Thursday, 18 December 2014

Regular Expression in Java

         A Regular Expression defines a search pattern for strings.  The search pattern can be anything from a simple character, a fixed string or a complex expression containing special characters describing the pattern. The pattern defined by the Regular Expression may match one or several times or not at all for a given string.
         Regular expressions can be used to search, edit and manipulate text. A Regular Expression is also known as a regex or regexp.

         The java.util.regex package was added to Java SE 1.4. If you are running an older version of java than that you should really consider upgrading.

         Java Regular Expression classes are present in java.util.regex package that contains three classes: Pattern, Matcher and PatternSyntaxException.

1) Pattern object is the compiled version of the regular expression. It doesn’t have any public constructor and we use it’s public static method compile to create the pattern object by passing regular expression argument.

2. Matcher is the regex engine object that matches the input String pattern with the pattern object created. This class doesn’t have any public construtor and we get a Matcher object using pattern object matcher method that takes the input String as argument. We then use matches method that returns boolean result based on input String matches the regex pattern or not.

3) PatternSyntaxException is thrown if the regular expression syntax is not correct.

Java Regular Expression Metacharacters:-

          We have some metacharacters also in regular expression, it’s like shortcodes for common matching patterns.

^  indicates the beginning of line.
$  indicates the end of line.
 Regular Expression is in between ^ and $.

Following is the list of metacharacters which can be used in Regular Expressions.

      \d   -   Any digit, short for [0-9].
      \D  -   A non-digit, short for [^0-9].
      \s   -   A whitespace character.
      \S  -   A non-whitespace character.
      \w -   A word character, short for [a-zA-Z_0-9].
      \W -   A non-word character [^\w].
      \b  -   Matches a word boundary where a word character is [a-zA-Z0-9_].
      [..] -   Matches any single character in brackets.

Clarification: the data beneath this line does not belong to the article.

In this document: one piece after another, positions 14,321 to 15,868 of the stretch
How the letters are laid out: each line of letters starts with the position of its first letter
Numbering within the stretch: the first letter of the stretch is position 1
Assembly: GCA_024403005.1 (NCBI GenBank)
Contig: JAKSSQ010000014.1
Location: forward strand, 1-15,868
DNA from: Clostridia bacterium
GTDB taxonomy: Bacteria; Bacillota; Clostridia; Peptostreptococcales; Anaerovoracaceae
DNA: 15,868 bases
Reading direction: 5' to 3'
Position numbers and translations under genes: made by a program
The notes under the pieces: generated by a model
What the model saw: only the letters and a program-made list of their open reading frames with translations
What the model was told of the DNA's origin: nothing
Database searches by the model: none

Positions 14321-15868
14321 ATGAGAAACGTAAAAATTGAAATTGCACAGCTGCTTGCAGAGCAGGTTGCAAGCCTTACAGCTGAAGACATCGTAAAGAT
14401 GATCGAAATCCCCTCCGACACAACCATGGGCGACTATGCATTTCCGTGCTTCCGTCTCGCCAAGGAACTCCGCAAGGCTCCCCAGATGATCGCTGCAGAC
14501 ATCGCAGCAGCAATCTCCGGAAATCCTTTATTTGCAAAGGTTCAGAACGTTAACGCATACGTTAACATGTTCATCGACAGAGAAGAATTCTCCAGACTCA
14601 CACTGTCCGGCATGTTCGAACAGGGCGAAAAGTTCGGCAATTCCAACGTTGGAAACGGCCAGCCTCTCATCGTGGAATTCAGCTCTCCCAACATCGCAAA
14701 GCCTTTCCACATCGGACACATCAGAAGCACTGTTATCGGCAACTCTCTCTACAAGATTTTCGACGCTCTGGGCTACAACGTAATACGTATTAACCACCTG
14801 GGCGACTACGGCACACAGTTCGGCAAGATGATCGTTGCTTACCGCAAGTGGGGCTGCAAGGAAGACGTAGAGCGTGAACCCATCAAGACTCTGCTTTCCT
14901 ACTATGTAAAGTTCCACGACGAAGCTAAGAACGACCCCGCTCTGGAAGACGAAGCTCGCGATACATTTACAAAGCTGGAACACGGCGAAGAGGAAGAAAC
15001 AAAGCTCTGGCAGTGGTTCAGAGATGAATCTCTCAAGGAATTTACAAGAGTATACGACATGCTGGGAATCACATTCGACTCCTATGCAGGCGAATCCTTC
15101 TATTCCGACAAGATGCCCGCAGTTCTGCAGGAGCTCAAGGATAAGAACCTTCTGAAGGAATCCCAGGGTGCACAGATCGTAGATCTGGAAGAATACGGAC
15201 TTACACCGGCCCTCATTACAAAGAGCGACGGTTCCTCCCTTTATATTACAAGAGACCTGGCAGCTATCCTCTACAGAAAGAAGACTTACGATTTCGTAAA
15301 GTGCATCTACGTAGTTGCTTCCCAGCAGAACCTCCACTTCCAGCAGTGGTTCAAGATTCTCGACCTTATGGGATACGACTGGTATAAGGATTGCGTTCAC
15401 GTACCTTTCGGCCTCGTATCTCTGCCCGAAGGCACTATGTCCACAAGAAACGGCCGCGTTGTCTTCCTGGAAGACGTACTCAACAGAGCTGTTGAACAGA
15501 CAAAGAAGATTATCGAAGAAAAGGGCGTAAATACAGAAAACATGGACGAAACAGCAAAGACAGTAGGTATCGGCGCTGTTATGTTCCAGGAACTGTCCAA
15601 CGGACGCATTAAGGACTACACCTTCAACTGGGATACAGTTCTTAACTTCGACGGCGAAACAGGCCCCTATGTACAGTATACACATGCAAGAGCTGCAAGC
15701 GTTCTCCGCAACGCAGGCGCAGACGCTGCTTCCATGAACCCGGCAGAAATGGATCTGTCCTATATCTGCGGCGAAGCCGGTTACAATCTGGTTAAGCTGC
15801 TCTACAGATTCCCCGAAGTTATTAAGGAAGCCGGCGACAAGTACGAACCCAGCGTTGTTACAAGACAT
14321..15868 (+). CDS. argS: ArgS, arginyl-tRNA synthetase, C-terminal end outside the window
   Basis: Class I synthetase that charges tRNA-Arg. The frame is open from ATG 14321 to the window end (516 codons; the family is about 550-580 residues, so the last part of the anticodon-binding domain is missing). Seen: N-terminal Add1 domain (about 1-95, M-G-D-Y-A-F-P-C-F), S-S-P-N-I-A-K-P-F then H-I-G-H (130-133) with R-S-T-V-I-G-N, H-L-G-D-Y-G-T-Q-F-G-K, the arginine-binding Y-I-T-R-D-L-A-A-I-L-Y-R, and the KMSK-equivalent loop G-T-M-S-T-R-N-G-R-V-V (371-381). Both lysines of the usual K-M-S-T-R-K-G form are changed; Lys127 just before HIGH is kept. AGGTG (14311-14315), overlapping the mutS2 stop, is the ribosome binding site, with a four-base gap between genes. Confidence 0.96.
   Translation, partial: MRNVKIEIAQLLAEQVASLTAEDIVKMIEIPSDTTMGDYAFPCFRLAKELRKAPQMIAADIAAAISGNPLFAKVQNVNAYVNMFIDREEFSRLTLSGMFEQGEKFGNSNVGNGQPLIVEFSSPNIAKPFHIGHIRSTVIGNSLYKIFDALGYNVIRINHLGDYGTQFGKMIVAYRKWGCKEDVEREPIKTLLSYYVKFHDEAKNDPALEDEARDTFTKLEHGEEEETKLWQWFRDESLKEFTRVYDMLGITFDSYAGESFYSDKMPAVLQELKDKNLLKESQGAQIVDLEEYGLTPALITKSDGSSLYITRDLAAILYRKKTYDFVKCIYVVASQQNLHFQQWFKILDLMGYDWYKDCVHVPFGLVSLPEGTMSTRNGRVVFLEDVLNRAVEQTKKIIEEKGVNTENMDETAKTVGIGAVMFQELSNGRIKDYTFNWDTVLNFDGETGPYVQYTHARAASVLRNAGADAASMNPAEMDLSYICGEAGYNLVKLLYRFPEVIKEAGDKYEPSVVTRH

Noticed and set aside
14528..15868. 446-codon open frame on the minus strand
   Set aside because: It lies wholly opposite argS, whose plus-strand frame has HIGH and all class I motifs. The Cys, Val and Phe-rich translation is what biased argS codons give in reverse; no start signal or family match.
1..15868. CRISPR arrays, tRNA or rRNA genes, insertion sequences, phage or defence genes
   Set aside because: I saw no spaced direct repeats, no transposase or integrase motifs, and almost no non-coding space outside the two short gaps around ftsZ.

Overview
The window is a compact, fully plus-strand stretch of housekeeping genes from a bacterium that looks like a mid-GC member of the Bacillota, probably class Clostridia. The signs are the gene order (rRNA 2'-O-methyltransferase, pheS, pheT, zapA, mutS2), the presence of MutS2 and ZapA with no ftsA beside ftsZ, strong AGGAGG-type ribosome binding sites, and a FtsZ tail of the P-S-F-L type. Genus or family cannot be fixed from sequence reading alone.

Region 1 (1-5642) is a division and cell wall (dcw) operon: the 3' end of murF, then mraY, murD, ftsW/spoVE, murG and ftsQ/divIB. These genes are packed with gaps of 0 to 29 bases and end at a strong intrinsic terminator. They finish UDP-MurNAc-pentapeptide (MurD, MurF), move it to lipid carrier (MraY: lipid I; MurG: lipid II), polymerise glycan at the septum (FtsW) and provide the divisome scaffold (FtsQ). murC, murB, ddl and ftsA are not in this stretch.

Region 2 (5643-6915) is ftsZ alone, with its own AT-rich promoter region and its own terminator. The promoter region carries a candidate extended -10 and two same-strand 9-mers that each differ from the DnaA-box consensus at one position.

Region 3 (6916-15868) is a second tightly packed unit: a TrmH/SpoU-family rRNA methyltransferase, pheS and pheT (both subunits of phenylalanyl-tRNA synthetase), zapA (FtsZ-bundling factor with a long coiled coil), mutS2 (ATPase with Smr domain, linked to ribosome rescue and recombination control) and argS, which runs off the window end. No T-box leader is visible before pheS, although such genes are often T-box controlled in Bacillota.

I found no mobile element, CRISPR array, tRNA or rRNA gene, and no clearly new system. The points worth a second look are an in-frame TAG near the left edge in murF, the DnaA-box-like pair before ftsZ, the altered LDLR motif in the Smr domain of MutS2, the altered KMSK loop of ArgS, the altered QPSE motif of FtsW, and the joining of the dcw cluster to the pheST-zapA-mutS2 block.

[^..] -   Matches any single character not in brackets.
      \t   -   Matches a tab (U+0009).
      \v  -   Matches a vertical tab (U+000B).
      +  -   Matches the preceding character 1 or more times. Equivalent to {1,}.
      *   -   Matches the preceding character 0 or more times. Equivalent to {0,}.
      ?   -   Matches the preceding character 0 or 1 time. Equivalent to {0,1}.
      .    -   (The decimal point) matches any single character except the newline character.

Valid Regular Expressions are ,
                                       ^\\d+$   -   Numerics,
                                       ^\\w$     -   AlphaNumerics,
                    ^[a-z0-9_-]{3,16}$      -   lowercase text with  numerics,underscore
                                                          or hyphen and length should be between  3
                                                           and 16.
                                     ^\\d{5}$/   -   5 digit Numerics,
^(\\d{1,2})-(\\d{1,2})-(\\d{4})$/  -   Date format dd-MM-yyyy .

Regular Expression Example:

           Regular expressions make it possible to find all instances of text that match a certain pattern, and return a Boolean value if the pattern is found/not found. (This can be used to validate input such as phone numbers, social security numbers, email addresses, web form input data, scrub data, decimals,Numerics,AlphaNumerics,Email and much more. Eg. If the pattern is found in a String, and the pattern matches a Numerics, then the string is an Numerics).

     import java.util.ArrayList;  
     import java.util.List; 
     public class ValidateDemo {  
            public static void main(String[] args)  {
                    List<String> input = new ArrayList<String>(); 
                    input.add("345") ;
                    for (String numeric : input) { 
                             if (numeric.matches("^\\d+$")) { 
                                      System.out.println("Numerics : " + numeric);  

      Numerics : 123
      Numerics : 345
Syntax Error Validation in Java Using Pattern:

        public class RegularExpValidation {
                public static void main(String[] args){
                        String valid = RegExpValidation("^\\w{1,$");
                        if(valid != null ){

               public static String RegExpValidation(String regPattern){
                       String errorMessage = null;
                       try {
                       catch (PatternSyntaxException exception) {
                              errorMessage = exception.getDescription();
                       return errorMessage;
     Illegal repetition

Backslashes in Java with Regular Expressions:

           In literal Java strings the backslash is an escape character. The literal string "\\" is a single backslash. In regular  expressions, the backslash is also an escape character. The regular expression \\ matches a single backslash. This regular expression as a Java string, becomes "\\\\". That's right: 4 backslashes to match a single one.

The regex \w matches a word character. As a Java string, this is written as "\\w".